Mum gives up smoking after daughter’s ‘I don’t want you die’ plea

Lisa Taylor with her daughter Ebony
Lisa Taylor with her daughter Ebony

WHEN 25-a-day smoker Lisa Taylor tragically lost her unborn baby at 39 weeks she blamed the cigarettes – but carried on lighting up.

Even when her grandparents died from cancer after smoking the 35-year-old still didn’t give up.

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But when her tearful young daughter, Ebony, turned to her and pleaded “I don’t want want you to die mam” Lisa finally vowed to pack in for good.

Lisa is one of the hundreds of people in Hartlepool and east Durham who quit the habit – putting the area second in the country for the number of successful quitters last year.

But sadly the area is still one of the worst in the country for the number addicted to the dreaded weed.

Today, on National No Smoking Day 2012, dedicated Lisa urged other smokers to quit and told the Hartlepool Mail how finally packing in cigarettes has changed her life.

Lisa was just 11 when she smoked her first cigarette.

Little did she know at the time that it would start an addiction which saw her smoke 25 cigarettes every day for the next 24 years.

Tragically, seven years ago, Lisa lost her son Dylan, when he was stillborn.

In a frank interview with the Mail, she revealed how medics never confirmed that the death of her son was due to her smoking throughout the pregnancy. But she bravely admitted that her habit could well have led to the devastating loss.

Lisa, an unemployed call centre worker, who lives in Tweddle Crescent, in Blackhall, with husband Andrew, 39, a bus driver, and their three children, Ebony, nine, Lewis, eight, and Grace, five, admitted she sometimes still blames herself for the premature death of Dylan.

She said: “Everyone at the hospital told me not to worry, but I do regret smoking through the pregnancy.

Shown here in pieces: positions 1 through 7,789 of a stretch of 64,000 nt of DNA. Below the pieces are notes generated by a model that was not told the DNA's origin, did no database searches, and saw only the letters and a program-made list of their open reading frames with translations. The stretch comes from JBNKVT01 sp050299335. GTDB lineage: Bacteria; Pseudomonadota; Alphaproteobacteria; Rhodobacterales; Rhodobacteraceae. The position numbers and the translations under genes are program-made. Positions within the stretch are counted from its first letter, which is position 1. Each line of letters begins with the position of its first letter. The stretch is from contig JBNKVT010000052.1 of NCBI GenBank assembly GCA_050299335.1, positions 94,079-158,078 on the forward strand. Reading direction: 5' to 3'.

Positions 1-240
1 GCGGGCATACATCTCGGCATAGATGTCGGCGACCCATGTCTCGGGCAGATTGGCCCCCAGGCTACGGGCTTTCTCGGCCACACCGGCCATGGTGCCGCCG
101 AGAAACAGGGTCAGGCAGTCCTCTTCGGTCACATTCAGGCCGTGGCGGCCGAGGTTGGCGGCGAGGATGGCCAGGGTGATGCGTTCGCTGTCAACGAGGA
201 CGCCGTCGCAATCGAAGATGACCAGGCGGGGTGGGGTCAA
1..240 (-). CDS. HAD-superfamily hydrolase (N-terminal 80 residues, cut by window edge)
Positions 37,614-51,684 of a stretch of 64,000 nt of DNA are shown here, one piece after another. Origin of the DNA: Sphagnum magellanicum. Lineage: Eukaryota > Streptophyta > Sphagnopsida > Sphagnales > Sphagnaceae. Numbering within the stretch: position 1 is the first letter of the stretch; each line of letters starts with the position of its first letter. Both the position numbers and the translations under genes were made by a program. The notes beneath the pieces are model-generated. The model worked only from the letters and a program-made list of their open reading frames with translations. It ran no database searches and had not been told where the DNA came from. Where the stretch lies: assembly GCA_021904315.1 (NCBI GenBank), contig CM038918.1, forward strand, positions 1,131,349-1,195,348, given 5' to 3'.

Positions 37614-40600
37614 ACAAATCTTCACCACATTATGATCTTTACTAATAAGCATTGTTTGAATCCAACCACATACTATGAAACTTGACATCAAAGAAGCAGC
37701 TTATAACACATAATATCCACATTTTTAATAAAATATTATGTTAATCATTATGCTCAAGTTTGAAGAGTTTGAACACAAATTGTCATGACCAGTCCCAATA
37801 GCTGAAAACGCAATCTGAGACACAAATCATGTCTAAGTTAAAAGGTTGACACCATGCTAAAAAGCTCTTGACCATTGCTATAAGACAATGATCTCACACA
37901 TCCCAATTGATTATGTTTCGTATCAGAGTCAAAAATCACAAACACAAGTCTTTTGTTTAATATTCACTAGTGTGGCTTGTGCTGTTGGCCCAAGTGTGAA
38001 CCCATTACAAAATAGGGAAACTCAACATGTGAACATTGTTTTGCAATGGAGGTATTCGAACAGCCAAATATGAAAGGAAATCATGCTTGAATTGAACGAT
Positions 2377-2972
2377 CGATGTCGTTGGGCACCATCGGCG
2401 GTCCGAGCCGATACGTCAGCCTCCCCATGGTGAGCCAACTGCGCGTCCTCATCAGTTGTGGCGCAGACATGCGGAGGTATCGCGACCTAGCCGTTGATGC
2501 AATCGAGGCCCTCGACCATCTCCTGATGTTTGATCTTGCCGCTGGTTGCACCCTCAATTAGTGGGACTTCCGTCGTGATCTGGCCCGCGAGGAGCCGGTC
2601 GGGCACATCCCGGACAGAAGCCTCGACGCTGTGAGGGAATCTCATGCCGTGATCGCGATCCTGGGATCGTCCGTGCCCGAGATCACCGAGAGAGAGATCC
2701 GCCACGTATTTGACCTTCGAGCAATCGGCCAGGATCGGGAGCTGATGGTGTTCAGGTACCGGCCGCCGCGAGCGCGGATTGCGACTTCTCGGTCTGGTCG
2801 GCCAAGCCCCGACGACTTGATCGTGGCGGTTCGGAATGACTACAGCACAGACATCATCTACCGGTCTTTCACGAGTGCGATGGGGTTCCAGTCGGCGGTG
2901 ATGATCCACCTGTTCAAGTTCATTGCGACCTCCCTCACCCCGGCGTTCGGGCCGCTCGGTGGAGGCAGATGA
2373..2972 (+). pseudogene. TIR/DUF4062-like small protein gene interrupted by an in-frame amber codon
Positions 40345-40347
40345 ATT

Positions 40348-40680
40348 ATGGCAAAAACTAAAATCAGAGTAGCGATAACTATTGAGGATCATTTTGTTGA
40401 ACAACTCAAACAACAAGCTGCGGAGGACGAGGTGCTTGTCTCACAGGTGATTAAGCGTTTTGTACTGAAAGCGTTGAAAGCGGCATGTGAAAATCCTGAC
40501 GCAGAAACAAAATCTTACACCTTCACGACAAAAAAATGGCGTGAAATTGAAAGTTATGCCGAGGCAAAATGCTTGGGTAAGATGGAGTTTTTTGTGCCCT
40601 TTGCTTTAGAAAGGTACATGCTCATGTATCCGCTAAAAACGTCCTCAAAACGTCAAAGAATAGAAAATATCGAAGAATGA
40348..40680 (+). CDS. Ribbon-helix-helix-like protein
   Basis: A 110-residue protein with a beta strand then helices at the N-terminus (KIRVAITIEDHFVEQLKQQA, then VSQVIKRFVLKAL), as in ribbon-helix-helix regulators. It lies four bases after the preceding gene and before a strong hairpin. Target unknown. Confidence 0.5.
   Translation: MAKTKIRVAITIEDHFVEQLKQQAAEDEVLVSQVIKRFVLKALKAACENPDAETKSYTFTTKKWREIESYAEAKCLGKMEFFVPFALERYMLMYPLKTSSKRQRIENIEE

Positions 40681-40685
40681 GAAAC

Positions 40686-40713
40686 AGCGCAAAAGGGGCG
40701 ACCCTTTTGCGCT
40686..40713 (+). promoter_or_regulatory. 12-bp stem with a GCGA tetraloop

“A lot of stillbirths are caused by smoking and that is what makes me think my smoking had an impact.

“They were never sure whether that caused it, but the doubt is always there.

“I knew the dangers at the time, but I was very stubborn.”

Lisa also lost both her grandparents to cancer caused by smoking – her granddad eight years ago from lung cancer and grandmother in January last year.

In 2004 Lisa briefly stopped smoking when she was pregnant with Grace, but it was in June last year when the reality of her habit finally hit home.

Her daughter, Ebony, who is a pupil at Blackhall Primary School, told her mum she didn’t like her smoking and said she was scared it would make her go to heaven.

“That was when I knew I had to stop,” admitted Lisa, who used anti-smoking tablets to help her finally quit. When the little one is asking me to quit I knew I had to, it was heart-wrenching.”

Since Lisa smoked her last cigarette at the end of June last year, she says her life has completely changed.

She saves a huge £120 a week which means Lisa and Andrew can now take the children away three or four times a year.

Andrew is also making an effort to quit, and has cut down from 40 cigarettes a day to 20.

Lisa also says she feels the health benefits. She walks a mile to Blackhall Primary School three times every day whereas in the past she used to take a bus.

“It has changed my life completely,” she added.

“I love Ebony to bits, if it wasn’t for her I know I would still be smoking now.”